340 pages, Little, Brown and Company, ISBN-13: 978-0316585323
As I was still reading Morton's A Nervous Splendor, and wondering how best to describe the author's approach to history, the perfect metaphor came to mind. Some historical writers, mainly, it seems, those of public school textbooks, adhere religiously to objective, undeniable fact: dates, names, places, and the other minutiae that so often make their books better studies in tedium more than of history. Perhaps we can describe their works as "photographic history" – absolutely accurate in every aspect but devoid of imagination and interpretation. Morton, to continue the analogy, writes "artistic history," using an artist's brush rather than a camera. In his hands, history is interpreted on a canvas, and the reader sees all of the colors, swirls, and textures of the scene.
But, we may ask, is not the camera more trustworthy than the artist's interpretation of events? It may very well be, but then again the photographer chooses what objects to photograph, the angle from which each photograph is taken, and what highlights and shadows to include. Whenever one reads history, from whatever view the author has taken, he is reading the author's interpretation of that history and would do well to remember that what he is reading has been filtered through another mind first. A Nervous Splendor gives us Morton's view of the culture, society and political manipulations afoot in Europe, particularly in the Austro-Hungarian Empire of the dying Hapsburg dynasty in the year 1888 and the first fateful months of 1889.
With the use of a wide range of source materials, including newspapers, periodicals, memoirs, and unpublished diaries, Frederic Morton presents an intriguing account of a short, yet important, period in Vienna's history. Morton chooses July 1888 through April 1889 as a watershed period because these years marked the time when "the western dream started to go wrong." Morton paints the Austrian Empire of the late 1880s as backward (many still used gas lanterns) and stagnant, still obsessed with protocol, tradition, and keeping up appearances. The Habsburgs still hung on to their monarchy and modern classes. The industrialists, for example, had little to no access to the court. Morton looks at the elite of society in a number of areas like science (Freud), music (Brahams, Strauss, Buckner), and theater (Herzl, Schnitzler). As another reviewer noted, it is a very "gossipy" history written with a novelists' flair. Through private diary entries, Morton is able to keep a running total of how many times Author Schnitzler (who inspired the Kubrik film Eyes Wide Shut) and his girlfriend "commit acts of love." The rise in prophylactic sales during carnival season is described as is the pursuit of the Crown Prince's affections by the girls of the fashion crowd.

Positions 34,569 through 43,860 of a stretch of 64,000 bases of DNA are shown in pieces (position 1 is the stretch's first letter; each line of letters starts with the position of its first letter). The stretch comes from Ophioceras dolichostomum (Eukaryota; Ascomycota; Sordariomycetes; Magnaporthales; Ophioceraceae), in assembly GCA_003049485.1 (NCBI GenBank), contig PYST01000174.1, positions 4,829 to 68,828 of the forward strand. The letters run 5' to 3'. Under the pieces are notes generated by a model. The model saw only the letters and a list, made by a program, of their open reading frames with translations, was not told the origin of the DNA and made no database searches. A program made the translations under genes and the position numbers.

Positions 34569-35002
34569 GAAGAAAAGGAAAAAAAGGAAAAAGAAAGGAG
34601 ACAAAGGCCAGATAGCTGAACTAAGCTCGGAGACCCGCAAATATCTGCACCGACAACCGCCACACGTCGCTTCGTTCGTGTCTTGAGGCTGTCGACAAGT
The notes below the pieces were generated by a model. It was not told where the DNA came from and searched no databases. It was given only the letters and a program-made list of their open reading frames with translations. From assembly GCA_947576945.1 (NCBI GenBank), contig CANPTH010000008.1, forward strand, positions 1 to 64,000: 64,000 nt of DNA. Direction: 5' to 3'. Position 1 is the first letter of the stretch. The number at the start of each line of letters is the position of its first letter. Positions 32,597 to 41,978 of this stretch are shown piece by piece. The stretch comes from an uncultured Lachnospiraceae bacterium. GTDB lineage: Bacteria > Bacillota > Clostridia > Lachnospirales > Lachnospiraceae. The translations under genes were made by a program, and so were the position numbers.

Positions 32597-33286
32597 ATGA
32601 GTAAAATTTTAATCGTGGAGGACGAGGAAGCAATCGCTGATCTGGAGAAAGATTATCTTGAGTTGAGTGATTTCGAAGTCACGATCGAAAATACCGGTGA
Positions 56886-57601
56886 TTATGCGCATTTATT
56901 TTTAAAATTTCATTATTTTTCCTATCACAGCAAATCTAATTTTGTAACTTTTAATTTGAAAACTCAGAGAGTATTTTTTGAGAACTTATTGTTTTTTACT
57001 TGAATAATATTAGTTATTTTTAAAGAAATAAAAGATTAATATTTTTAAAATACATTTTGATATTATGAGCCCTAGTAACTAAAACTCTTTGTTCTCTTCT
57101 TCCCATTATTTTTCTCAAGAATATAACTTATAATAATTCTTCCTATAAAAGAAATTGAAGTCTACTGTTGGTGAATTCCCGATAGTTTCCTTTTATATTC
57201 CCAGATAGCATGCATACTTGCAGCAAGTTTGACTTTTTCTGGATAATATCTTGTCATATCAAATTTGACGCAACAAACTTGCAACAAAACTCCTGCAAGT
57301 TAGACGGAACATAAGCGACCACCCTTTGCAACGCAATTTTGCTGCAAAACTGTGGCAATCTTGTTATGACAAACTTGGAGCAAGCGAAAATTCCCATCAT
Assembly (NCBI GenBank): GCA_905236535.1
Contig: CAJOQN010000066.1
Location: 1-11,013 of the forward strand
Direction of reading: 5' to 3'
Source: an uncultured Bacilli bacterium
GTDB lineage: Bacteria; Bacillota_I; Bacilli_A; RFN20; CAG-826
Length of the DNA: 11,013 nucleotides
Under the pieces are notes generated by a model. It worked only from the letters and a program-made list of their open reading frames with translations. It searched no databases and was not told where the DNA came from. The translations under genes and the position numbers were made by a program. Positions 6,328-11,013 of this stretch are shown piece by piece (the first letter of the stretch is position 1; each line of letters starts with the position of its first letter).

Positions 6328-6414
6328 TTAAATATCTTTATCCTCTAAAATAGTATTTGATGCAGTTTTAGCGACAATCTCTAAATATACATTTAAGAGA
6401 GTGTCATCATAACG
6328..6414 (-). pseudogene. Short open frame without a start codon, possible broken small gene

What I found to be the most interesting is the chapters on the Crown Prince Rudolf: the liberal-minded heir to the Austrian throne. The progressive Crown Prince was stifled by the traditions of the court. He was forced to entertain guests he did not like (such as Kaiser Wilhelm II) and was only able to voice his ideas through unsigned articles in a newspaper. His choice of the Mayerling incident to solve his problems still seems odd for an intelligent, 30 year-old prince. His choice of taking Mary Vetsera with him seems more for convenience than for some love tragedy as she was willing to go along with his plan whereas his regular mistress laughed it off.
Morton's scholarship and care for detail are obvious throughout, but he goes far beyond most other historians in his ability to involve the reader and make him empathize with the long-dead people in his book. In his hands the events at Mayerling become understandable – though no less sad. One can only wonder how history might have changed if Rudolf had been a partner with his father, Emperor Franz Joseph, rather than a powerless figurehead.